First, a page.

A gun-for-hire known only as Agent 47 hired by a group known only as 'The Organization' is ensnared in a political conspiracy, which finds him pursued by both Interpol and the Russian military as he treks across Russia and Eastern Europe.
A police sergeant must rally the cops and prisoners together to protect themselves on New Year's Eve, just as corrupt policeman surround the station with the intent of killing all to keep their deception in the ranks.
Sean Vetter and Demetrius Hicks are members of the DEA who are fighting an ongoing drug war on the California/Mexico border, they are most successful at it because of their edge of growing up on the street and being thugs converted to cops. The DEA busts one of the major players by the name of "Memo" Lucero and imprison him in the United States but then a major player named Diablo then takes over the business and now he is now the major player targeted by Vetter and his team. But when Vetter's wife is killed in a botched hit organized by Diablo, he seeks revenge against those responsible and in the process has to seek help from the imprisoned Lucero in order to catch Diablo. But in the process, Vetter and Hicks have to fight their way up the chain to get to Diablo but it's easier said than done when all Vetter can focus on is revenge... Written by
After poor test screenings, New Line had 15 Minutes (2001) director John Herzfeld come in and shoot some additional scenes - notably the ending and cemetery finale - to wrap things up. Also, dialog scenes were cut and some scenes also shortened to speed up the pace. This caused the film to miss several release dates. Regular Herzfeld composer J. Peter Robinson also worked on some new score to jazz things up. New Line also had to change the name from El Diablo due to a law suit from the game developer Blizzard. Potential titles included Push The Limits, Diablo (no El in front), Sean Vetter, Vetter and This Man's Dominion. A Man Apart was finally chosen as the studio felt it suited the theme of the film. See more »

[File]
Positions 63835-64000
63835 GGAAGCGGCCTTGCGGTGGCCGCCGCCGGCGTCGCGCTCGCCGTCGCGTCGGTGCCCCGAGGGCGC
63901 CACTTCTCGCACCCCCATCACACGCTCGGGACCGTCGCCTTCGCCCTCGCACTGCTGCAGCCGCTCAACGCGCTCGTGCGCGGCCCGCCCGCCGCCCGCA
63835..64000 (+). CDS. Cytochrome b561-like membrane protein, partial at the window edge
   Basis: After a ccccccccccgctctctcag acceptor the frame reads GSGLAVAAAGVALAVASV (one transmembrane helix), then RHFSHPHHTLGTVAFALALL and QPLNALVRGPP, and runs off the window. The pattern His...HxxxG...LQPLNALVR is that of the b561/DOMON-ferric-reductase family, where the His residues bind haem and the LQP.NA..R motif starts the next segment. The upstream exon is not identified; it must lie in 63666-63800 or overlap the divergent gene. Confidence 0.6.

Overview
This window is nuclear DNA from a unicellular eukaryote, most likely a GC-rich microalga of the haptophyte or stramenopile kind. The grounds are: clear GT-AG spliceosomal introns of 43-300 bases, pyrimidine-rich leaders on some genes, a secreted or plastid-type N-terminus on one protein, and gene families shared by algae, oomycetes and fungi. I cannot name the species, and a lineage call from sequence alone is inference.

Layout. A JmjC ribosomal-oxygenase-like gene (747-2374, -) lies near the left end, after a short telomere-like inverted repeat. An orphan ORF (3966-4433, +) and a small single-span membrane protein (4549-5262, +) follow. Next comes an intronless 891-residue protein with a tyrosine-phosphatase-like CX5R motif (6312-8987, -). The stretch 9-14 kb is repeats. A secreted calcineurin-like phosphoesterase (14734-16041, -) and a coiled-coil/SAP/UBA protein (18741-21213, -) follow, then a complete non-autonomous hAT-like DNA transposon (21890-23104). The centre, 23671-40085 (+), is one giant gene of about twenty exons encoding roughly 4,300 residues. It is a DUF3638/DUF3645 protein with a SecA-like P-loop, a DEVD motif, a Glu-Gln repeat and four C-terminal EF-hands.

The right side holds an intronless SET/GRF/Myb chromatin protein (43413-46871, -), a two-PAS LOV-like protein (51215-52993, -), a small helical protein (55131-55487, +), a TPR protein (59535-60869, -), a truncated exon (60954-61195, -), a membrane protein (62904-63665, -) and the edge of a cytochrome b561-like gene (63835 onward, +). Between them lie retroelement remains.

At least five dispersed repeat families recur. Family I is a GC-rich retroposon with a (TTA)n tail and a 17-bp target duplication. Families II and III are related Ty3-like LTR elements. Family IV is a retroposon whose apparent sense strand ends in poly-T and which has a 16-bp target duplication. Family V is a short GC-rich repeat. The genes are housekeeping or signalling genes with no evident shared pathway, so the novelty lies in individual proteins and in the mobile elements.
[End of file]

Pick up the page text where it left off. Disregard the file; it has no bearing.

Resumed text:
Shadow of Camera is visible on Memo Lucero's taxi towards the beginning of the film. See more »
A Man Apart doesn't set itself apart from other vigilante movies
When I rate a movie or give my opinion of a movie, I try my best to compare it to other movies like it. For example, if it is a drama about family, I use other dramas about families as a benchmark. "A Man Apart" is definitely a vigilante film. Sean Vetter's (Vin Diesel) wife was murdered and he is out to find the killer. If you want a reference for a vigilante film, see just about any Charles Bronson movie, or some of the movies with Sylvester Stallone, Arnold Schwazzenegger, or Steven Segal. One of my personal favorite vigilante movies is the Denzel Washington starred "Man on Fire".
Comparatively, "A Man Apart" doesn't quite match up. Whether it was how the movie was done, or it was Vin Diesel, I didn't quite feel the pain of Sean when he lost his wife. This type of movie is dependent upon the drive of the main character and getting the audience to understand or feel that same drive. Sure, most of us would understand a man seeking revenge or justice for the wrongful death of his wife, but the character still has to have some type of charisma or believability. Vin Diesel is too one dimensional to show a wide range of emotions, and there weren't enough scenes showing the bond between Sean and his wife for me to be too upset when she was killed. In the end, the movie was about a vigilante seeking justice who I wanted to succeed, but I was still indifferent about.
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